Within half an hour, a few over-enthusiastic players found a new ground with a concrete pitch. There were arguments over the safety of the batsmen, but the show would continue. I was disappointed. I called out to the Lord Almighty and offered to light a couple of candles if he could help me again. Only heavy rain could do something about it now.
During our evening badminton game, the sound of raindrops falling on the tin roof of the facility brought giggles of joy. But alas! Rain stopped.
Daivame nee enne kai vittu! (God, you let me down this time)
In the night, after 4 pegs of whiskey, I announced that I was ready for the game the next morning. One guy commented: Great, but don’t touch the 5th peg. What if you wanted to play tonight itself!
The next morning, I was again at the ground much early. The captain made sure I woke up on time. The location of the new ground is fantastic. It is far away from the bustle of the city and deep in the backyard of a village. The ground is surrounded by agricultural fields and at the entrance lay a small pond. Beyond the fields are the woods.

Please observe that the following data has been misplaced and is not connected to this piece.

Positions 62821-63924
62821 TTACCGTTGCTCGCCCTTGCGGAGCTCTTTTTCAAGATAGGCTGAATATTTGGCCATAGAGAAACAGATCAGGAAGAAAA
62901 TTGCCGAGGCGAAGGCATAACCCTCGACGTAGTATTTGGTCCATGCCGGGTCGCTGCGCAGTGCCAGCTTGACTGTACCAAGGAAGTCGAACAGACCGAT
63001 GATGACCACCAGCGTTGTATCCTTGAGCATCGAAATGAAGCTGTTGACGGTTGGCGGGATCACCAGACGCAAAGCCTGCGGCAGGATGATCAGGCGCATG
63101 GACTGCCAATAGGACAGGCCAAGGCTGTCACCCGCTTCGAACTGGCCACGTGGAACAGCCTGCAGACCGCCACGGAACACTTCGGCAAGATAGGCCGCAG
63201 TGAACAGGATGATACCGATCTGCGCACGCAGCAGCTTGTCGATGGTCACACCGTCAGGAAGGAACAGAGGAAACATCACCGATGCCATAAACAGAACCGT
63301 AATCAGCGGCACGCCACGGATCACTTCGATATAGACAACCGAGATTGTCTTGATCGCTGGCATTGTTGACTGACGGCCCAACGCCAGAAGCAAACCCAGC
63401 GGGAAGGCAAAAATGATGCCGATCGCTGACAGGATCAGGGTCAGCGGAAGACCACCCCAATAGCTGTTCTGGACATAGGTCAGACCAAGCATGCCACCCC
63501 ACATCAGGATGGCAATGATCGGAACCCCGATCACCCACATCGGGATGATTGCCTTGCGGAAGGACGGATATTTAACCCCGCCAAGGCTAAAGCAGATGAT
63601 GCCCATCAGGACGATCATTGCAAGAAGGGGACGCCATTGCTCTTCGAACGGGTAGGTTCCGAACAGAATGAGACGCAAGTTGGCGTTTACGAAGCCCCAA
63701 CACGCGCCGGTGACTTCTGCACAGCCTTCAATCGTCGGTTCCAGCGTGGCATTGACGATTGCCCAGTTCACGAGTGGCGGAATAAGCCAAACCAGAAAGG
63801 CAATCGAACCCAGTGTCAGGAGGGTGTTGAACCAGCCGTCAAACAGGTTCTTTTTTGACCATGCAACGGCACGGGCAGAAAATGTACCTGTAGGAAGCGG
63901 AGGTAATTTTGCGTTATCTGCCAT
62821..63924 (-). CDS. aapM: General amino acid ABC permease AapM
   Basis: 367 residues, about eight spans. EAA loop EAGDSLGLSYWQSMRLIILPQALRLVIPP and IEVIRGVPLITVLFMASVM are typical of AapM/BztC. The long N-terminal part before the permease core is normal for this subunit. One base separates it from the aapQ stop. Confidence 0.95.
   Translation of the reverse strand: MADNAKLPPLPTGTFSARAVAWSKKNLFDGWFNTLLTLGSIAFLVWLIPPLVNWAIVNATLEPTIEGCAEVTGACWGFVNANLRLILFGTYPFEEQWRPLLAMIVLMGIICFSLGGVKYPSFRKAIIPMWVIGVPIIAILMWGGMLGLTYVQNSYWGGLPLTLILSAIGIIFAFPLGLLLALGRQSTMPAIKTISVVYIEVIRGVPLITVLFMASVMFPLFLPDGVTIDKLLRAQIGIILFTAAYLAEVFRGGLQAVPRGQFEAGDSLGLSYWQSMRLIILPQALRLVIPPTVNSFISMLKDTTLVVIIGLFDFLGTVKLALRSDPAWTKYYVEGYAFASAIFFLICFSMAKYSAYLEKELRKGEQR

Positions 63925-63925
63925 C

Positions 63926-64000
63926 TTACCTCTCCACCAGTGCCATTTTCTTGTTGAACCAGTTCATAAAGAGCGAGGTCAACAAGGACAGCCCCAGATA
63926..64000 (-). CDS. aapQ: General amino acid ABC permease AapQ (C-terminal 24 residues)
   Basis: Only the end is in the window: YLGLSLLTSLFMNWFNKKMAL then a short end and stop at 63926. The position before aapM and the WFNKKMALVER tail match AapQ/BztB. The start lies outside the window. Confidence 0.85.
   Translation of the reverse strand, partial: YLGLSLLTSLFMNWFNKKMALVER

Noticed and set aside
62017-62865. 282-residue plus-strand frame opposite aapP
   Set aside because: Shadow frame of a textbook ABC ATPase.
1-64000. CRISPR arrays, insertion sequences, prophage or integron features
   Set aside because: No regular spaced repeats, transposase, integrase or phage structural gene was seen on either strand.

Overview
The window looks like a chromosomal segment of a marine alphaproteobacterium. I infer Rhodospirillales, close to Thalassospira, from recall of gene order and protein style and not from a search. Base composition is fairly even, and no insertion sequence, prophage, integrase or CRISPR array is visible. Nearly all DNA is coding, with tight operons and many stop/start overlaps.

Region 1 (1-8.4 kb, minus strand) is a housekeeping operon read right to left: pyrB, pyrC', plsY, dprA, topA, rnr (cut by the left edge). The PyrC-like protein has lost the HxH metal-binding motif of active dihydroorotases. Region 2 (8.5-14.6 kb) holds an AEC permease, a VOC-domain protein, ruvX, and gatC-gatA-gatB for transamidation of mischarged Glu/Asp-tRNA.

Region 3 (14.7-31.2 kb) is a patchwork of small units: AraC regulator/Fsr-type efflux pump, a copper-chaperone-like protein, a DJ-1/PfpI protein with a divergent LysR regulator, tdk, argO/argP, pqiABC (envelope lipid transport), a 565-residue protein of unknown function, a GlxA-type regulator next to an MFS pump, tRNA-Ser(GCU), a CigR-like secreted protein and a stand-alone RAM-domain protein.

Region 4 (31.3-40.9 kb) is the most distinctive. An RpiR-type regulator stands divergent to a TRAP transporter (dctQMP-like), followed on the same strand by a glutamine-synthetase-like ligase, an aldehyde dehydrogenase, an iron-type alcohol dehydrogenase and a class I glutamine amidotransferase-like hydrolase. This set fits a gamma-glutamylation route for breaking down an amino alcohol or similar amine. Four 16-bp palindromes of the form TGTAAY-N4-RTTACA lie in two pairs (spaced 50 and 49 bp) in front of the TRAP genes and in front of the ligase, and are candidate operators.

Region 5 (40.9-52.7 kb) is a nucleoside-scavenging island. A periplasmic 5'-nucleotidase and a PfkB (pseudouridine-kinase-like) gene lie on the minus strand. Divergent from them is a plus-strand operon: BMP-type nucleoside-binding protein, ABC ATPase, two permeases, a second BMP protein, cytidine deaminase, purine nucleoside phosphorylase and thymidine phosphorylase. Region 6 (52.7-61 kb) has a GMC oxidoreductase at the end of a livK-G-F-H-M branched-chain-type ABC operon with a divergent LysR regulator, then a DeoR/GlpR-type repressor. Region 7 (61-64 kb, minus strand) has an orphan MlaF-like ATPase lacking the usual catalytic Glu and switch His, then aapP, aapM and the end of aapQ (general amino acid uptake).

I once again watched the 30-yard circle being made. The 30-yard circle must be the biggest invention of modern-day cricket. Most of the fielders are packed into the circle for the first few overs (I don’t know exactly for how many overs), allowing the batsmen to go for big runs. In our tournament, I didn’t think the circle made any impact on the scoreboard. It was more of a fancy thing that added to the vanity. Yet, the circle was a must. It was as if we just cannot play cricket without the circle.
This was a crucial match for both teams. If we won, we would go to the final. If the opponents won, they would make the tournament come to a tie with all three teams at two wins each. The organizers had not planned what to do in case of a tie.